As of June, the paper part of driving licences will become obsolete- in a bid to make things easier for drivers.

Compare your paper counterpart to your online records

Compare your paper counterpart to your online records

Any details that currently appear on the paper counterpart will only be available online from June onwards.

Drivers have historically had to keep two parts to their driving licence up until June 2015- the paper part and the plastic ID card for the last 17 years.

The paper section records penalty points and endorsements but will be of no use as of the 8th June 2015- and the DVLA urge people to destroy their paper part of their driving licence after making an online comparison.

Anyone who doesn't have a photo card will not be affected by these changes.

There has also been a warning issued by the DVLA urging people not to click on emails that claim you need to click through to verify your driving licence details. Fraudsters are using this opportunity to gain access to bank details.

Companies- like vehicle hire firms, for example will now have to contact the DVLA to find out if you have any points- the cost of which might be imposed on the driver.

AA spokesman Paul Watters said: "This change could cause confusion. Not all drivers are comfortable with computers and surfing online. It could also cause a lot of resentment. People will also be concerned at who exactly will be able to get access to your electronic driver record and the potential for fraud and scams.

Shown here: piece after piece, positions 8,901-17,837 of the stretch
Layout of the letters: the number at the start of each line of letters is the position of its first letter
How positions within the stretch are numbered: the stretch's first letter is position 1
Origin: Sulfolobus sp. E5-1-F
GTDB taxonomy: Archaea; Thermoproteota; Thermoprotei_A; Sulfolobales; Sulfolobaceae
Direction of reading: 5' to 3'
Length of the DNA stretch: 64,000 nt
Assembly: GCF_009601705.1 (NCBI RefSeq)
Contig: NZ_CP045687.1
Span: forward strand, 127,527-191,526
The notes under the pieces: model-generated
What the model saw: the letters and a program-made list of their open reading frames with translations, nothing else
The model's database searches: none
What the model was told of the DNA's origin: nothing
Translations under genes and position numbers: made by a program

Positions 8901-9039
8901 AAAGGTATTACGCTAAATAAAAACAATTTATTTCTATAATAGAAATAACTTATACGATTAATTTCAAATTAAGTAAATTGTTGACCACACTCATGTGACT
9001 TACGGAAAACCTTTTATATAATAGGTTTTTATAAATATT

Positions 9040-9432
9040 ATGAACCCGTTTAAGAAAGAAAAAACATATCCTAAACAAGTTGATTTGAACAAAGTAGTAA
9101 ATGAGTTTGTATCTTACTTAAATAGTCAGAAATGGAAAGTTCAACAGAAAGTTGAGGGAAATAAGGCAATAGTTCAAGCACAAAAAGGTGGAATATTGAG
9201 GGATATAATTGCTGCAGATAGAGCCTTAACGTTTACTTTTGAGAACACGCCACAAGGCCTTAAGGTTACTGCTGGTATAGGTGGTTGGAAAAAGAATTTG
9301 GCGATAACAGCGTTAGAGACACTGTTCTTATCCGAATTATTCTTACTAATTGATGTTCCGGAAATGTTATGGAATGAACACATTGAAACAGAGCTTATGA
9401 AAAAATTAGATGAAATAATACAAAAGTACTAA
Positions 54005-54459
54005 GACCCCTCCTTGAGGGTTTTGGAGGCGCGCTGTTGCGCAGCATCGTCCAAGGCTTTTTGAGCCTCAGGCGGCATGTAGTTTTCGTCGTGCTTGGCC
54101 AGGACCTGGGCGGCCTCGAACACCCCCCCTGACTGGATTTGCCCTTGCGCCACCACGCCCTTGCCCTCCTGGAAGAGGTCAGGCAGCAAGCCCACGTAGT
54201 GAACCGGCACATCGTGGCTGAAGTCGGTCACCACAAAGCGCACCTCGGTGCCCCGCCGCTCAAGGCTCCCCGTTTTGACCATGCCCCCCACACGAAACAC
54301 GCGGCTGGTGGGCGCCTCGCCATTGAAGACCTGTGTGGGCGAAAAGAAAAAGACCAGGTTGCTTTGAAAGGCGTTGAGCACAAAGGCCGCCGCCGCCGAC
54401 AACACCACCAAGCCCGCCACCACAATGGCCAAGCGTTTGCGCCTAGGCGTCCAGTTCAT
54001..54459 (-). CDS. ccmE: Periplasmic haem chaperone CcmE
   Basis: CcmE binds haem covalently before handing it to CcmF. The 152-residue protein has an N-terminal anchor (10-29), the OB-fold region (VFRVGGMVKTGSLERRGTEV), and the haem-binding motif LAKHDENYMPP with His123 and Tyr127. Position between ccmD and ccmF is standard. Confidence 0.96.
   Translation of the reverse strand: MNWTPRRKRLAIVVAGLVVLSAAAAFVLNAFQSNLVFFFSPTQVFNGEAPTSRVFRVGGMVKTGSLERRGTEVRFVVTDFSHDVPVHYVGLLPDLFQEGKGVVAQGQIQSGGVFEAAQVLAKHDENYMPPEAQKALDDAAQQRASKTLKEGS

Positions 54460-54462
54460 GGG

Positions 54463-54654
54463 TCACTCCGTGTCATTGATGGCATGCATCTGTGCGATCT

"The introduction has already been delayed six months because of concerns that the IT wouldn't be ready.

"Before you do destroy your counterpart, do check the electronic version to ensure they match and that you haven't got points that shouldn't be there, or that you are aware of any you may have forgotten."

A Government spokesman said: "The reason for abolishing the counterpart is to reduce the burden on motorists.

"For most drivers there simply isn't a need to have this information on a piece of paper when it is now freely and easily available online. It also saves drivers from paying £20 to replace a lost or damaged counterpart."

A DVLA spokesman said: "If you already hold a paper counterpart, after 8 June 2015 it will no longer have any legal status. You should destroy your paper counterpart after this date but you still need to keep your current photocard driving licence."

Paper driving licences issued before the photocard was introduced in 1998 will remain valid and should not be destroyed.

Source: Plymouth Herald 


by for www.femalefirst.co.uk
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